The White House Fence Jumper Exposes a Much Larger Issue — and No One Is Talking About It

AP

When 42-year-old Iraq War veteran Omar Gonzalez ran into the White House after jumping the complex's fence last week, the vast majority of pundits focused on the security of the White House perimeter and the inadequacy of the Secret Service's response. Almost everyone overlooked the real crisis underlying the incident: the fact that thousands of veterans are suffering from post-traumatic stress disorder, and many fall through the cracks of America's mental health system.

Nearly 30% of veterans who have been treated by the Department of Veterans Affairs since returning home from the wars in Iraq and Afghanistan have been diagnosed with PTSD. Very few become violent toward others or commit high-profile reckless acts like Gonzalez, and his actions cannot be directly attributed to his struggles with PTSD. Nonetheless, all those who struggle with the disorder live in pain, and many have flashbacks, depression, and a tendency toward self-harm.

"It's a full-blown crisis," Sita Diehl told Mic. Diehl is the director of state policy and advocacy for the National Alliance on Mental Illness (NAMI) and the author of a report about PTSD among veterans.

Omar Gonzalez's actions were "a cry for help" more than anything else.

One active duty soldier commits suicide every 36 hours, many of them because of PTSD, according to NAMI. Two thirds of homeless vets were found to suffer from PTSD in one major study. The VA estimates that 65% to 80% of Vietnam veterans who seek treatment for PTSD struggle with alcohol abuse. The condition is devastating for those suffering, their families and society as a whole.

Any traumatic event can trigger PTSD, from combat to an abusive situation at home. Between 7% and 8% of Americans experience PTSD at some point in their lives, according to the VA. But, for obvious reasons, combat veterans are uniquely susceptible and disproportionately affected by the disorder.

"We have more deployments now than at any time since 1973," Diehl said. "People are going back a second, a third, and even an eighth time. By that point it'd be rare for a person to not have PTSD."

Sadly, the story of Gonzalez's experience before he jumped the White House fence and ran into the presidential mansion is all too common among many veterans. He had been involved in several traumatic experiences over the course of three deployments to Iraq, including one in which he and his friend were pinned down under heavy fire for more than eight hours. In another incident, his Humvee was hit with an explosive, injuring his foot. Gonzalez was given a desk job and medical retirement in 2012.

Soon thereafter, his time in Iraq started to take its toll. He began getting paranoid, hiding guns around the house and waking up in the middle of the night with recurring nightmares.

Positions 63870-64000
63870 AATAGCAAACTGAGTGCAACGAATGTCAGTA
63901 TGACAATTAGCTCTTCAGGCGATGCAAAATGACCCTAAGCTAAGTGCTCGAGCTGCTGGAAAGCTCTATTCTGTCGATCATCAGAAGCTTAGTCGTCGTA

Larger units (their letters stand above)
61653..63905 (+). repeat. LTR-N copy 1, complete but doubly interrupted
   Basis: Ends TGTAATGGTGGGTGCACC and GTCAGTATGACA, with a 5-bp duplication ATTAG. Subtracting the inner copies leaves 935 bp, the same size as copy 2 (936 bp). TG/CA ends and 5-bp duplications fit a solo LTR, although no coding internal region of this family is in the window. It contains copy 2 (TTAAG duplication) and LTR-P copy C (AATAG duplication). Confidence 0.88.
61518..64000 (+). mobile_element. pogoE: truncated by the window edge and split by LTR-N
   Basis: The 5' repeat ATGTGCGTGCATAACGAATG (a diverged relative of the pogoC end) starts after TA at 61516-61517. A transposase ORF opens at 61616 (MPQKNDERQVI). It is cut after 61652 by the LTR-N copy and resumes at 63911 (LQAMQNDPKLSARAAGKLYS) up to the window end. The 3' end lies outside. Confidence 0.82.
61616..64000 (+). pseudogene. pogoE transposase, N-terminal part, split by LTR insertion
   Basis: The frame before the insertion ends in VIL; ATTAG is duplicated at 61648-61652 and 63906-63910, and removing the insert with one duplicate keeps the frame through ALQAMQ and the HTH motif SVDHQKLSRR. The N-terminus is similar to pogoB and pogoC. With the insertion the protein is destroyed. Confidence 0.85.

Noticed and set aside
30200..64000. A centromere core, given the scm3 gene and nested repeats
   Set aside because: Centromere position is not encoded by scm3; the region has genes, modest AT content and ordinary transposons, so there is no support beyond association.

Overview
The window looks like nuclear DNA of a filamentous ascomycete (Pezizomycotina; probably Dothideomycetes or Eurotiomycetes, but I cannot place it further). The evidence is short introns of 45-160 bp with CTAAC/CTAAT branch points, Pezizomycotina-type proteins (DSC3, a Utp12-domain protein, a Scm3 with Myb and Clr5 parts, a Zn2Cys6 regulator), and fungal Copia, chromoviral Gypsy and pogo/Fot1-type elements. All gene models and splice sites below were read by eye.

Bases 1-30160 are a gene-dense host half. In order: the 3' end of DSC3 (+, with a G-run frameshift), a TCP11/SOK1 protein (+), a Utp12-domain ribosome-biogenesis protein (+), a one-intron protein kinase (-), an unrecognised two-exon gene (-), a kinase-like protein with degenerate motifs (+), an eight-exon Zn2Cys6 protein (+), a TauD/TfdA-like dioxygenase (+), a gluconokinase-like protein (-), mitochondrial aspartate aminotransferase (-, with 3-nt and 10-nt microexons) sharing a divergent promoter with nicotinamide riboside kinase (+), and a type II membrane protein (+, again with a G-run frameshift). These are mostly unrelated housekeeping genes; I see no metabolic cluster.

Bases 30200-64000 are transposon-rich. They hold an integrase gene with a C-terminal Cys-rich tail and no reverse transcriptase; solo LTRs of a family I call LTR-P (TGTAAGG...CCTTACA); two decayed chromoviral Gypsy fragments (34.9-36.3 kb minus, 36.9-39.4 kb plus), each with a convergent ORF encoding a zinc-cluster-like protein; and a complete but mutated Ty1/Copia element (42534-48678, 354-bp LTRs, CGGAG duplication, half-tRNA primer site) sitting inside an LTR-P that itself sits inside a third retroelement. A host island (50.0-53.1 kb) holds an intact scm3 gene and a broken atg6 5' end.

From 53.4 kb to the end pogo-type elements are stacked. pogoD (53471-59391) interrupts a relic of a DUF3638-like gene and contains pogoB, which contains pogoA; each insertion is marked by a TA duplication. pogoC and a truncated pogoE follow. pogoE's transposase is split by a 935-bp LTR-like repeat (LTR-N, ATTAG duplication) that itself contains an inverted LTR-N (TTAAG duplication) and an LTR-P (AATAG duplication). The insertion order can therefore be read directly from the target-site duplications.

"He would just look sad all the time. ... He'd lay there and look like he'd want to cry," his ex-wife told the Los Angeles Times. By the time he jumped the White House fence last week, he had been living out of his car for two years.

Gonzalez was on anti-anxiety medication and antidepressants, but he complained about his treatment by the VA to his family. The VA hospital closest to him was among those outed in a scandal earlier this year over long wait times and messy bookkeeping. The agency, which is charged with providing veterans health care, is notorious for requiring high burdens of proof that the trauma was caused by combat experience, and veterans often wait many months for reimbursement after treatment.

Diehl said the high burden of proof speaks to one of the biggest challenges in addressing PTSD — the disorder can take months to rear its head. When soldiers come back from war, they may show signs of depression soon after, but it's extremely rare for PTSD symptoms to emerge within the first six months of returning home.

Without adequate early care, PTSD can lead to a host of problems. Those afflicted often experience frequent nightmares, uncontrollable flashbacks and severe anxiety and depression.

The disorder can have ancillary effects on those close to those suffering, as well. In some cases, PTSD can lead to domestic violence. In others, the effects are more subtle: family members living with someone with PTSD have been found to have increased rates of other mental issues like depression.

PTSD is a monumental problem with no easy solution, but there are some simple steps individuals can take to help those who are suffering. Diehl said it comes down to being an understanding and compassionate person. With the support of a community, according to Diehl, PTSD sufferers tend to do a lot better.

"Don't force them to talk about their trauma. Being kind to people, being a good employer, church member, landlord," she said. "It's not glamorous but a lot of what people can do is just not turn away from PTSD sufferers, but turn toward them."

That is as good a lesson as any to keep in mind when thinking about Omar Gonzalez, whose actions last week might have been "a cry for help" more than anything else.